Does your podcast have to be niche?

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Do I have time to do it?

Podcasting is a huge commitment and the only way to gain traction is if you’re uploading content consistently.

The most common interval is weekly, although the more episodes you have, the more opportunities there will be for people to download your show.

Consistency is the key so before you launch it’s important to look ahead at your calendar and think ‘can I realistically upload an episode every week for the next year?’

If you can’t it might not be the right time to get started.

If you promise your listeners there’ll be a new episode every Monday morning, it has to be there if you want them to keep showing up.  You’re building trust with your audience so if you ask them to make an appointment with you every week you have to return the favour.

One way to combat the stress of recording an episode every week is to batch record so you can get ahead of yourself.

If your content is based on current events this will be difficult, but if you can plan and record your shows in advance, you’ll save yourself a lot of stress.

Why you should batch record your podcast

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Do I expect to make money?

There are a lot of people out there making money from podcasting BUT that hasn’t happened overnight.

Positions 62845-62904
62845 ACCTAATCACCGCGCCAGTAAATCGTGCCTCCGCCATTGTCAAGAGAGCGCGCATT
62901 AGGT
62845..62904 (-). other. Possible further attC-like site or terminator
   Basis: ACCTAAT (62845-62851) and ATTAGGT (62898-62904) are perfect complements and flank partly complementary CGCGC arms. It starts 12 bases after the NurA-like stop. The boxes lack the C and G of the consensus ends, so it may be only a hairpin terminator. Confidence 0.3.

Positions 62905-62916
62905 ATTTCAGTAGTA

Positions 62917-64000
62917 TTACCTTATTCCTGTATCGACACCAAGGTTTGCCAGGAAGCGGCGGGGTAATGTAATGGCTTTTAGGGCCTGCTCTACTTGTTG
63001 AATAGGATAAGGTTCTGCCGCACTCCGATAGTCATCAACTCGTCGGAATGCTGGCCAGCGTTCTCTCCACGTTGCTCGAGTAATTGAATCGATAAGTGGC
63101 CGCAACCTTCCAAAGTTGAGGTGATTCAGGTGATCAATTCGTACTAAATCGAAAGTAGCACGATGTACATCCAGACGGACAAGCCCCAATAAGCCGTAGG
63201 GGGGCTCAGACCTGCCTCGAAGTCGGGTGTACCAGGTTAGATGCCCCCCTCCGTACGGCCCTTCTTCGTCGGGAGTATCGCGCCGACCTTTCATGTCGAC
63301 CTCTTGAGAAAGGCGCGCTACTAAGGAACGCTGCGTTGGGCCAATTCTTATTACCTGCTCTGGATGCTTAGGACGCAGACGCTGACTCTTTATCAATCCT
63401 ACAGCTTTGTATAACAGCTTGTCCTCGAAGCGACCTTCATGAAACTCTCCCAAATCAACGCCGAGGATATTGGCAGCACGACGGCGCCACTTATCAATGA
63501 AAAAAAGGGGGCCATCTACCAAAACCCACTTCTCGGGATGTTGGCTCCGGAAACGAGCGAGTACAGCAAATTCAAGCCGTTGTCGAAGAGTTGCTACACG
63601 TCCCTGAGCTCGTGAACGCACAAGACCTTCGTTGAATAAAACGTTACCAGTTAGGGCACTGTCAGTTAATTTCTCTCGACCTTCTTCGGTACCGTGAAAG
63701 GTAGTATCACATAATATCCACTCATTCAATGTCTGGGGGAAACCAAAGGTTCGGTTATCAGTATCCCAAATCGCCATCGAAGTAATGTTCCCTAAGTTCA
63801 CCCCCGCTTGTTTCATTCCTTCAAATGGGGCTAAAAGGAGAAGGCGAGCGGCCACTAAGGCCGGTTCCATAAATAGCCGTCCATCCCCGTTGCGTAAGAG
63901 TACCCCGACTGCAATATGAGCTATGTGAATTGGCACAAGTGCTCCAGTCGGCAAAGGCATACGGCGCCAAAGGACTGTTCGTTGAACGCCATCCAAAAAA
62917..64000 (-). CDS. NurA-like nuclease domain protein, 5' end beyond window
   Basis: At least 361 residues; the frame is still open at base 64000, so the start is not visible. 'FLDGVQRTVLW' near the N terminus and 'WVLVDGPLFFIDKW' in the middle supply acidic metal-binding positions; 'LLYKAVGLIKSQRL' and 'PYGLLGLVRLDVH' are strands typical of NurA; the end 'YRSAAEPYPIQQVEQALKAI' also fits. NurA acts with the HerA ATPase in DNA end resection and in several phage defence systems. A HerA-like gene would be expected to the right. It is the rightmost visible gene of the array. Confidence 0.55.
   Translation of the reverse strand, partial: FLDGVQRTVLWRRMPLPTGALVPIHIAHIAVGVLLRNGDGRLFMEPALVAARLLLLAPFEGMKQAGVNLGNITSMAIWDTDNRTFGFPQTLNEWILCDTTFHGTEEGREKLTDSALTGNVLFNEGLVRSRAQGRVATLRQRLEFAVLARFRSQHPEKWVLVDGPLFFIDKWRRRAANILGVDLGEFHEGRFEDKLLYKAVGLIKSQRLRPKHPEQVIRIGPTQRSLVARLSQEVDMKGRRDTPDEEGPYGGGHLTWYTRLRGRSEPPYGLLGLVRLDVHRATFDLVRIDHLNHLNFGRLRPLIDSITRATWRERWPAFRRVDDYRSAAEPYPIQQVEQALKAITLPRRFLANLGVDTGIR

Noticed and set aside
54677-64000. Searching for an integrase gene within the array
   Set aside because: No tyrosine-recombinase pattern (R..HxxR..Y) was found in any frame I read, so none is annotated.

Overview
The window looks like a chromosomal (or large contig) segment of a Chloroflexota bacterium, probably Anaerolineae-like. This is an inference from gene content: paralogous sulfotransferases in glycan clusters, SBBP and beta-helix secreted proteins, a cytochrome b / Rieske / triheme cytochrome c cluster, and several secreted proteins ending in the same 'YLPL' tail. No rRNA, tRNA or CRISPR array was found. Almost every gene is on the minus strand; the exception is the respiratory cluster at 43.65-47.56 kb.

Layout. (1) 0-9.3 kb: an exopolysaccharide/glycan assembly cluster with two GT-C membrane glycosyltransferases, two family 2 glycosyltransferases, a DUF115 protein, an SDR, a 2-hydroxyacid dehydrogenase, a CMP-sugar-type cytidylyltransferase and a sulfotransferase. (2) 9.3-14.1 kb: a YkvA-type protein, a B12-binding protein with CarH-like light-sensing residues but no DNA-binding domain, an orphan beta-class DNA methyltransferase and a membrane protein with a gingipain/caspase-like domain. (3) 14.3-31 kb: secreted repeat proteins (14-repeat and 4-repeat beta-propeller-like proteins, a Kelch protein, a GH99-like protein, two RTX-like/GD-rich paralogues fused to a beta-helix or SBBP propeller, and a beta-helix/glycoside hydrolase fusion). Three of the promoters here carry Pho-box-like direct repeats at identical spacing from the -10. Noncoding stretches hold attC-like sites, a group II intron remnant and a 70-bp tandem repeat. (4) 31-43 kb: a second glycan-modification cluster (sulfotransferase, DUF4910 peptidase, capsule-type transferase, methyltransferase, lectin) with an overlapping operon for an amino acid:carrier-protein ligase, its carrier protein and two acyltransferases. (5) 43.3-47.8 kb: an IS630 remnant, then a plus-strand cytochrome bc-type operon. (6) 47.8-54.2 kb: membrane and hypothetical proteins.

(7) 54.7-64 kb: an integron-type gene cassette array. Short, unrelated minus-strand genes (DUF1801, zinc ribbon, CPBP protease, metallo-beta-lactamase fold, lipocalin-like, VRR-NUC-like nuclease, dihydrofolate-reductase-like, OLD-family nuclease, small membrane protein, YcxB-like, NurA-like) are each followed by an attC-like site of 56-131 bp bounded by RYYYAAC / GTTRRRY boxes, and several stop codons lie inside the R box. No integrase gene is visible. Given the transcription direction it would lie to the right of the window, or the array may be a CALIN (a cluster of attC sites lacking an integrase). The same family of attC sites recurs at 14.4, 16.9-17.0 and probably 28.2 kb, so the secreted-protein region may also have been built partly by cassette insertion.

Either they’ve established a significant following prior to starting their podcast or they’ve gradually grown an audience by consistently uploading content that appeals to their ideal listener.

Having the goal of generating revenue is feasible but you have to have a loyal audience first and you have no idea how long that will take.

It’s best to start from a place where you’re dying to put your content out into the world regardless of whether you’re getting paid for it and see where it goes from there.

That way any money you do make will be a bonus rather than something you’re counting on.

How to make money from your podcast

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Why do I really want to podcast?

If it’s because you’ve got content you think could really help people, whether that’s by informing, entertaining or inspiring them, there’s a good chance your show will be a success.

If it’s because you think podcasting is something you have to do because everyone else is then don’t go buying that mic just yet.

At the time of writing, there are over 800,000 podcasts and the vast majority of these are no longer in production.

Sometimes that’s because they were only supposed to last for a season but the majority of the time it’s because the makers of these shows realised it’s not as simple as sitting in front of a microphone and watching the fans flood in.

To be successful you have to create quality content (which requires real effort), consistently (which takes a lot of time) and share it far and wide so people actually listen (which is harder than you might think).

All of this means you have to be podcasting for the right reasons or your show will fade out like so many others.

Got a burning podcasting question you’d like answered? Send me an email.

Want to start your own podcast but need a little help?  Download my “How To Start A Podcast” guide or sign up for my online podcasting course, PodSchool.